And when Mary and Joseph brought that child into the temple to present him to the Lord, the firstborn male child born to Mary, according to the law of God, that he might be redeemed, Simeon was there by the appointment of God. And he spoke a prophecy that tells those who were within earshot, certainly, and the temple was a busy place with a lot of people coming and going all the time. And he told to those who were there that this indeed is the fulfillment. This one fulfills the prophecies about a coming Messiah that had been made hundreds of years before and repeated many times down through the centuries. But now we have a second prophetic confirmation in Luke 2 36 and following by a prophetess by the name of Anna. Now there was one Anna, a prophetess, the daughter of Nathaniel of the tribe of Asher.
She was of a great age and had lived with a husband seven years before her virginity. And this woman was a widow of about 84 years who did not depart from the temple, but served God with fastings and prayers night and day. And coming in that instant, she gave thanks to the Lord and spoke of him to all those who looked for redemption in Jerusalem.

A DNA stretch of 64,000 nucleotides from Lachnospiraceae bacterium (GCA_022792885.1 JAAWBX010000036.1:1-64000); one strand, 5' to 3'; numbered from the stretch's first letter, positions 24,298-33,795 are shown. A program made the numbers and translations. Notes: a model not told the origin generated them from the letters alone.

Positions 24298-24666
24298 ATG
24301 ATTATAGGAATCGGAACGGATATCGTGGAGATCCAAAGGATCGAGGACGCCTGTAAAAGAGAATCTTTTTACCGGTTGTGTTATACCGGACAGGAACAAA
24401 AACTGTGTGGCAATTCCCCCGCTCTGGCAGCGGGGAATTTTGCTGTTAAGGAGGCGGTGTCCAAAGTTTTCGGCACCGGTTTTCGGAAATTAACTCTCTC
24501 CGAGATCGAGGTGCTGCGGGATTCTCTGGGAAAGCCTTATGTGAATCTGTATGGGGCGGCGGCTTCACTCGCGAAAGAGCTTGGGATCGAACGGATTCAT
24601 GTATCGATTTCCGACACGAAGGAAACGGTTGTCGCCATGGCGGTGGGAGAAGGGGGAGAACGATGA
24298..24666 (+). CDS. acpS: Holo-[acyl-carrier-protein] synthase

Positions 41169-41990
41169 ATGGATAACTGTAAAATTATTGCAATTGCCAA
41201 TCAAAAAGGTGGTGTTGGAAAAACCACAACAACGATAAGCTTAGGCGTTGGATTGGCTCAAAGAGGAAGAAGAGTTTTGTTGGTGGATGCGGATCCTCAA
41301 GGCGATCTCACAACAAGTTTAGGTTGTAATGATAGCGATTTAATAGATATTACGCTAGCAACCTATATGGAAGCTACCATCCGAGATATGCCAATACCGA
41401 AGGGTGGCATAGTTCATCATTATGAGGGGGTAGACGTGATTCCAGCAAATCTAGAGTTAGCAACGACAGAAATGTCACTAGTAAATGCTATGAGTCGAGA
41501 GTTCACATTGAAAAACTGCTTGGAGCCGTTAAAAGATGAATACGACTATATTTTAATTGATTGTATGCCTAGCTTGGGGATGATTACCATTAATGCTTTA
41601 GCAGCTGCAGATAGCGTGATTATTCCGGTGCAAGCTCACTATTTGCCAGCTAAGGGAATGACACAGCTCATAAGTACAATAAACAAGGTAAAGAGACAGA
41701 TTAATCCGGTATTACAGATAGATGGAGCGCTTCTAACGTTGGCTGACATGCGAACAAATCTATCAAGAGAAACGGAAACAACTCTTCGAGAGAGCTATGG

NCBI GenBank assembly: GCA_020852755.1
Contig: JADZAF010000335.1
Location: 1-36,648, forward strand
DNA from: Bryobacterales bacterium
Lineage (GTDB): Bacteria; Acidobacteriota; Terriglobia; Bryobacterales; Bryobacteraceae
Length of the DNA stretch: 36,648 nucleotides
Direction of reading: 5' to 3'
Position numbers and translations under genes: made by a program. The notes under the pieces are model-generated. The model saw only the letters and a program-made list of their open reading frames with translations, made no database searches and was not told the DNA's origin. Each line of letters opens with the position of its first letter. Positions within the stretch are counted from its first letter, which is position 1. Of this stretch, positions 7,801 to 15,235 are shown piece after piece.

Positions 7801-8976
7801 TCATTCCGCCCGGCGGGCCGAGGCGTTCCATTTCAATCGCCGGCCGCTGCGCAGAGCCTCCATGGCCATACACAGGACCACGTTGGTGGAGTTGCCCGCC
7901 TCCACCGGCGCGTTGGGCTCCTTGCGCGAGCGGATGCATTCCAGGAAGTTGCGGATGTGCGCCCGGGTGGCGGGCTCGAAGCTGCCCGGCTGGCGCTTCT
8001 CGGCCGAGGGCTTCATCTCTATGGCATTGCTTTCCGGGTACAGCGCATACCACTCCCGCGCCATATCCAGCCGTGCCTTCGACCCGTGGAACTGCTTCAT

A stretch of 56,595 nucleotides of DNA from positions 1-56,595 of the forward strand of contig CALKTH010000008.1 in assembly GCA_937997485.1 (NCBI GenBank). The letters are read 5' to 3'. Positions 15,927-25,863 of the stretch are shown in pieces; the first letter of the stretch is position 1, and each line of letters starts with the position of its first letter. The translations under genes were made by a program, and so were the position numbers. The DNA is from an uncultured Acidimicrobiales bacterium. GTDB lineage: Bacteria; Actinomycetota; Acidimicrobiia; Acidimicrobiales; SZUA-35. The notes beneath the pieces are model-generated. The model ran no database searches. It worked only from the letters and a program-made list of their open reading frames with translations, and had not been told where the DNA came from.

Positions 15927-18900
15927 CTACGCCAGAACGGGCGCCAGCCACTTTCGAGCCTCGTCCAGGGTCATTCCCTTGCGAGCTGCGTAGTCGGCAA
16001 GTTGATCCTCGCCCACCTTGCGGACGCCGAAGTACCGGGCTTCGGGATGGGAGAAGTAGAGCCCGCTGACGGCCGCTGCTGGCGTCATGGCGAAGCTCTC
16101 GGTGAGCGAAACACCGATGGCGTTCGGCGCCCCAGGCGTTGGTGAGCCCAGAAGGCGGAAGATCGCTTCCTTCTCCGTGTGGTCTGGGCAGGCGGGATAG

A second prophetic confirmation. And who was it that God used to accomplish that purpose? It was a woman, a prophetess, we are told by the name of Anna. Anna is the Greek form of the Old Testament Hannah.
And it means grace. And she is designated as a prophetess, that is a female prophet. A prophet, of course, is one who receives divine revelation and declares it to others. And we have many, many, many prophets that are named in the scriptures and hundreds others that we know of that are only referred to generally without a specific name to identify them. There are only a handful of prophetesses in the Bible that is female prophets, but there are several. There is Hannah, the mother of Samuel, and there is Deborah and Huldah and Philip's four daughters in the New Testament who are all designated as prophets who were females. They were those who received divine revelation from God and declared it to others according to the plan of God.
Now, there are several things. This is puzzling to some people to even think about female prophets. And it's a difficult reality for some of God's people to know how to deal with. There are a couple of errors that I think we need to avoid in considering this reality of several female prophets in the scriptures. One is to take the position that is very common in modern days to say, well, that cancels all the instructions regarding women pastors that are given in the Bible. No, we don't take one part of the Bible to contradict another part of the Bible.
That's illegitimate. That's wrong. That's treating the scriptures as if they have errors in them and they do not.